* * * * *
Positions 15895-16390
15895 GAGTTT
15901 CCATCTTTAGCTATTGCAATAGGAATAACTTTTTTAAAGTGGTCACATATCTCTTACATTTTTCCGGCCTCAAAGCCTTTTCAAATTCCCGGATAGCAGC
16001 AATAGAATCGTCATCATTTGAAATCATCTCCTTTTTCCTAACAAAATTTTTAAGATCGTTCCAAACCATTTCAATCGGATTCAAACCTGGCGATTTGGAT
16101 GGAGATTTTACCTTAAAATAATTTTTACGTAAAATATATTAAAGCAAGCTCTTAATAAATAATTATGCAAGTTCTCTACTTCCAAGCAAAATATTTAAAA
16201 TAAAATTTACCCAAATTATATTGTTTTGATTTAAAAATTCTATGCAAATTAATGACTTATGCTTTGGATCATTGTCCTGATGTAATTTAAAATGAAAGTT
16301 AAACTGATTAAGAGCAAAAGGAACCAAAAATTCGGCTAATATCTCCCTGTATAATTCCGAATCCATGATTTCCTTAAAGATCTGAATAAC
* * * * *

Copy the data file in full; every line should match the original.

Positions 15895-16390
15895 GAGTTT
15901 CCATCTTTAGCTATTGCAATAGGAATAACTTTTTTAAAGTGGTCACATATCTCTTACATTTTTCCGGCCTCAAAGCCTTTTCAAATTCCCGGATAGCAGC
16001 AATAGAATCGTCATCATTTGAAATCATCTCCTTTTTCCTAACAAAATTTTTAAGATCGTTCCAAACCATTTCAATCGGATTCAAACCTGGCGATTTGGAT
16101 GGAGATTTTACCTTAAAATAATTTTTACGTAAAATATATTAAAGCAAGCTCTTAATAAATAATTATGCAAGTTCTCTACTTCCAAGCAAAATATTTAAAA
16201 TAAAATTTACCCAAATTATATTGTTTTGATTTAAAAATTCTATGCAAATTAATGACTTATGCTTTGGATCATTGTCCTGATGTAATTTAAAATGAAAGTT
16301 AAACTGATTAAGAGCAAAAGGAACCAAAAATTCGGCTAATATCTCCCTGTATAATTCCGAATCCATGATTTCCTTAAAGATCTGAATAAC